§ Lord Richard
My Lords, will the Minister confirm that under the Financial Services Act there is power for a report to be published if the individual concerned requests it? If that is right, will the Minister further help 712 the House by saying who is anxious to preserve the confidentiality of this particular report: is it the individual concerned, who says that it would exonerate him, or the Government? If it is the Government, what conceivable reason do they have for so doing?
My Lords, the reason is that when inspectors are invited to make a report they gather a great deal of information from different people, draw conclusions and make recommendations. Those matters are specific to my right honourable friend and it is up to him to decide. That decision is taken only after he has received independent advice.
§ Lord Richard
My Lords, is the Minister telling the House, therefore, that even if the individual concerned—that is the noble Lord, Lord Archer—were to make a request for the report to be published the Government would refuse to do so on the grounds of preserving the inspector's confidentiality or some other confidentiality, the nature of which escapes me?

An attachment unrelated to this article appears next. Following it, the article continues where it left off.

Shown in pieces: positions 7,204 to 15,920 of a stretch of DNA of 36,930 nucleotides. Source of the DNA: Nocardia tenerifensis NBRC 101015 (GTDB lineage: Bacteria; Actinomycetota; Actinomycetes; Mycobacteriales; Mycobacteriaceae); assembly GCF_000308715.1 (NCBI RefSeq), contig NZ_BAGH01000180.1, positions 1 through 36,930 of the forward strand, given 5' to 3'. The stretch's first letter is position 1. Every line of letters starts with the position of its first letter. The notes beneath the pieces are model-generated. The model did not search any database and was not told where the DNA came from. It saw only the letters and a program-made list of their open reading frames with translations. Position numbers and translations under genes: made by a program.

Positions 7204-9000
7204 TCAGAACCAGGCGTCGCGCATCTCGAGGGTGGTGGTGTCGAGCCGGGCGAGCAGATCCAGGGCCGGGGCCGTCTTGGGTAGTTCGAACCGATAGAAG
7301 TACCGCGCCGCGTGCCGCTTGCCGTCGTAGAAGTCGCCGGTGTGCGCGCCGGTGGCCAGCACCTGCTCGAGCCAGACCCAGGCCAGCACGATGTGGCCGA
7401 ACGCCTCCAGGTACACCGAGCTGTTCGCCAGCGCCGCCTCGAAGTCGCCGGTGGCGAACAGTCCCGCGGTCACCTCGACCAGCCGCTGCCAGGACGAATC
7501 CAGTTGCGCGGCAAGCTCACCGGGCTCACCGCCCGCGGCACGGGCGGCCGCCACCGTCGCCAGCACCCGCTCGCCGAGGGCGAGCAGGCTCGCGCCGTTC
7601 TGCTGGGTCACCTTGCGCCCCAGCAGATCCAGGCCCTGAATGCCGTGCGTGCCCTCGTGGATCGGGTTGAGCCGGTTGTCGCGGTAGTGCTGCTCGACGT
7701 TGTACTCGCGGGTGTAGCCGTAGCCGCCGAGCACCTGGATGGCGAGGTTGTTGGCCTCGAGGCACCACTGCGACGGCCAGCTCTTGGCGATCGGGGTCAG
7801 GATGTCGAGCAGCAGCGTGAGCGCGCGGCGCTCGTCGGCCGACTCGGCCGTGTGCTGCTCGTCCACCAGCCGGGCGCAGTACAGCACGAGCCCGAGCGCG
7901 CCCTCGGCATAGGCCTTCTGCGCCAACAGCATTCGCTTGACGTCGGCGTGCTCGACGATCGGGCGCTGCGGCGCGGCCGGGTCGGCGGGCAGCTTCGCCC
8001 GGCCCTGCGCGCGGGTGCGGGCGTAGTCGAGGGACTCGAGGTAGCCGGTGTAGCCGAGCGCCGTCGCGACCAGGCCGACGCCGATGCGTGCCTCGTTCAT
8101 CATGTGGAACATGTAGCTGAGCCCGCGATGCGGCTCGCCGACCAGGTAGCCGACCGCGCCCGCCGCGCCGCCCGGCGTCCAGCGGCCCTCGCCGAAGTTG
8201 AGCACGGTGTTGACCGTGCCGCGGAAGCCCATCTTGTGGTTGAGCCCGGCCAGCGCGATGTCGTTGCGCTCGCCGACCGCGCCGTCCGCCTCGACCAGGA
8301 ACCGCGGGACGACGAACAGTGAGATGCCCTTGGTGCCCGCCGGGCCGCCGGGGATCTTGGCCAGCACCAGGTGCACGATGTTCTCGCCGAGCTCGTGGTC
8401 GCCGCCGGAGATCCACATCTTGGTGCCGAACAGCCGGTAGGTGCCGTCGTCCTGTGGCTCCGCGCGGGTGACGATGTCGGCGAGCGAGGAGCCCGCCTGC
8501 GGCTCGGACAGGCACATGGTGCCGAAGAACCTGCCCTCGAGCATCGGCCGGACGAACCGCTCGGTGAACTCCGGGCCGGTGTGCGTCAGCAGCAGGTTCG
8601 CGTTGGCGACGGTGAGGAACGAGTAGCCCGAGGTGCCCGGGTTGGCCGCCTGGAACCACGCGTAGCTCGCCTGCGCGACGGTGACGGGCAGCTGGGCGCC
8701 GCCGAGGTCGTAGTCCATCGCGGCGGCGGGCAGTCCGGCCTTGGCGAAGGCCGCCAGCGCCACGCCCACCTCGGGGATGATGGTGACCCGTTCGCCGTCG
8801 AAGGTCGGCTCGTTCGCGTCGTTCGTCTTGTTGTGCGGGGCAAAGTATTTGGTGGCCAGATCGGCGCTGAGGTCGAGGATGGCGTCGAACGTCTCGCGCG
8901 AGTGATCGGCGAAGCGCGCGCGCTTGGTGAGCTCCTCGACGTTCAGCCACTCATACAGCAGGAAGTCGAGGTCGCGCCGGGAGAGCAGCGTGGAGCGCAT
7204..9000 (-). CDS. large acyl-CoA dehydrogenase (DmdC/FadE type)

My Lords, it is one thing for my noble friend to ask my right honourable friend for the report to be published. The fact is that my right honourable friend would have to decide whether to publish a report which contained a great deal more than facts; it would include the inspector's opinions. I refer the noble Lord the Leader of the Opposition to what was said when the Bill was being considered in this House. The Minister said that as regards Clause 147, which is now Section 177, the inspector's task would be to establish facts of a straightforward kind and not to pass judgment and that his report would not be published.
§ Lord Campbell of Alloway
My Lords, without wishing to become involved in a detailed argument at this time, is the noble Earl aware that many of us on this side of the House are fully satisfied with the way in which this matter has been handled by the Government and with the answers given by my noble friend the Minister in the House?
My Lords, I am quite sure that my noble friend is right and I am grateful to him for what he has said.
§ Lord Clinton-Davis
My Lords, has the noble Lord, Lord Archer, made any requests for publication of the report? What is the essential difference between the publication of inspectors' reports in company investigations, in which there is a presumption in favour of publication, and this situation? Is there not an almost exact parallel? If the Government continue to insist on that absurd argument, is it not time that the law was changed?
My Lords, perhaps I may say that the noble Lord, Lord Clinton-Davis, is wrong, Section 432 of the Companies Act 1985 expressly confers a power to publish when investigating companies' affairs; Section 177 of the Financial Services Act does not.